A sad but unsurprising lesson has been learned.
I will not ever again be submitting a quilt to Mackay Show. We went yesterday morning in the hope of enjoyment and interest. Instead, I came away with a bitter taste in my mouth.
Let me set the scene. There’s a large permanent display pavilion where all the craft displays are set out. This includes needlecrafts, children’s artwork, quilts and baking. Normally, all sit together happily. However, this year, the baking and artwork and needlecrafts all seemed to have their usual allocation of space but the quilts were cramped. It didn’t strike me that there were fewer quilts than usual (although I’m willing to concede the point), but they were certainly differently displayed.
Quite a few of them were squashed into too-small gaps, folded in half or overlaid by others, whilst other quilts were shown at full size and in prime positions – and not just the prize winners. Quilts with errors of construction (points being cut off or seams not aligned, bulging and puckering, for example), were fully displayed, where others without those errors were not. (Floribunda, I’m looking at you…).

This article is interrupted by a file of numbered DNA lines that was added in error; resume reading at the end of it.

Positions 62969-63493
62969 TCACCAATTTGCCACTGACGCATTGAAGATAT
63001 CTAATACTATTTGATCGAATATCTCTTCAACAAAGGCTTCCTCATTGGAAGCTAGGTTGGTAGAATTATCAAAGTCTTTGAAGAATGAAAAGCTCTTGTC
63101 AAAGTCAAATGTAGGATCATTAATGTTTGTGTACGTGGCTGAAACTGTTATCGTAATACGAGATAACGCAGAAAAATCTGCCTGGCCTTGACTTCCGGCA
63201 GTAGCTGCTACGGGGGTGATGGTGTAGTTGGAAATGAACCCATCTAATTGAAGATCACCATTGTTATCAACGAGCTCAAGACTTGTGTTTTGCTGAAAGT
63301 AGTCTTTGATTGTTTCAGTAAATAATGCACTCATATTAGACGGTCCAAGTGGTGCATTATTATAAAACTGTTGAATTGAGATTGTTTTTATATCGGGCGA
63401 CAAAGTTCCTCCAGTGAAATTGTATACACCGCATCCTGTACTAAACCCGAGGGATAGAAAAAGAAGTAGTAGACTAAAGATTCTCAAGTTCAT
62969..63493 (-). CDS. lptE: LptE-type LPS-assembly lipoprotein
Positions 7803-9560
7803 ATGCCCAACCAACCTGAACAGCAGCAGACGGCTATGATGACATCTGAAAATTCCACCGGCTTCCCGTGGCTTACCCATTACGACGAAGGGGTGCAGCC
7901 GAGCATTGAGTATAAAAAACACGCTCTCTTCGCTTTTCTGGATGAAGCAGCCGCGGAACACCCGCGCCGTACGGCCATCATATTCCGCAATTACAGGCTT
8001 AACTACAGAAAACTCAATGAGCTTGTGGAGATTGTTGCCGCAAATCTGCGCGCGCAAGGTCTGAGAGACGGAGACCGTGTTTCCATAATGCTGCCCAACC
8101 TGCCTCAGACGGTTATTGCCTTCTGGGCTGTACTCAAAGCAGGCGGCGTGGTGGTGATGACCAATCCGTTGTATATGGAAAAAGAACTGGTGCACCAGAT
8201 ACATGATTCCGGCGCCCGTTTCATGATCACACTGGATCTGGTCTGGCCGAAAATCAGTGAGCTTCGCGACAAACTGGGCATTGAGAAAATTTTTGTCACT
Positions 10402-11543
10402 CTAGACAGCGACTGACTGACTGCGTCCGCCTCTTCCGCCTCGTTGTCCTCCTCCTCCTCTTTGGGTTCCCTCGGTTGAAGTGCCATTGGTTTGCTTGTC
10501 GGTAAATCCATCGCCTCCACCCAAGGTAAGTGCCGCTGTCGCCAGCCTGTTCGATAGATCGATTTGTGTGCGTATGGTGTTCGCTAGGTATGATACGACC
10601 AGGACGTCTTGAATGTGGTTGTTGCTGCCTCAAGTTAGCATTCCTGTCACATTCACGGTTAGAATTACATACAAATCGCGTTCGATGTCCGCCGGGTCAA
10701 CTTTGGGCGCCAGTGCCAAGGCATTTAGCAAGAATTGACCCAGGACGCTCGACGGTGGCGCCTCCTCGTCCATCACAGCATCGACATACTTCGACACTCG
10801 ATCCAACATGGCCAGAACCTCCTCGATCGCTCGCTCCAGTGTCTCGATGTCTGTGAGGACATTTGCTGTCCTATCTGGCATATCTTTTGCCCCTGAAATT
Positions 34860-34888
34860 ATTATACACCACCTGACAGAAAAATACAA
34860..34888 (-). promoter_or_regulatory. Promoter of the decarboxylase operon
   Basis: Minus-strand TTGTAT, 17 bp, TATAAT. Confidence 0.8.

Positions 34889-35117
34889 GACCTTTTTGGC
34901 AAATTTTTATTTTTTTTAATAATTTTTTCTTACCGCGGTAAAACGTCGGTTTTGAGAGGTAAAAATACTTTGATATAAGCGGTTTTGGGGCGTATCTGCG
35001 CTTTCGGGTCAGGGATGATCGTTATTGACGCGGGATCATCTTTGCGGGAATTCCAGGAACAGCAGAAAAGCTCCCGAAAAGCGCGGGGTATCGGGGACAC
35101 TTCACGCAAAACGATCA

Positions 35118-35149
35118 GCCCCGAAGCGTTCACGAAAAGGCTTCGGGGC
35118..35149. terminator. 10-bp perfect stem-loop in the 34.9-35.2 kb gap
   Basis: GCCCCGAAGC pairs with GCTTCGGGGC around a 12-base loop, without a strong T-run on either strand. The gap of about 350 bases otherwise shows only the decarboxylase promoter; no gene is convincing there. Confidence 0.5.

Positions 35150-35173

Justifications were offered by the display stewards, Covid-spacing being the main one; aisles between display walls now had to be wider, and apparently, “some of the ladies who didn’t win prizes took their quilts home to make space” – I heard this exact phrase from two different stewards.
It surprises me that people whose quilts were going to be improperly displayed were not contacted and offered the opportunity to withdraw and be refunded.
It surprises me that quilts with evident errors and poor construction were given full display space while those which were well made were folded and bunched up.
I’m not sad about not winning a ribbon. I don’t think the judging was wrong – the winners were beautiful quilts. What I’m sad about is that in the way the entries were displayed, excellence was not given priority.
Yes, I’m cynical. But that doesn’t mean I’m not also right.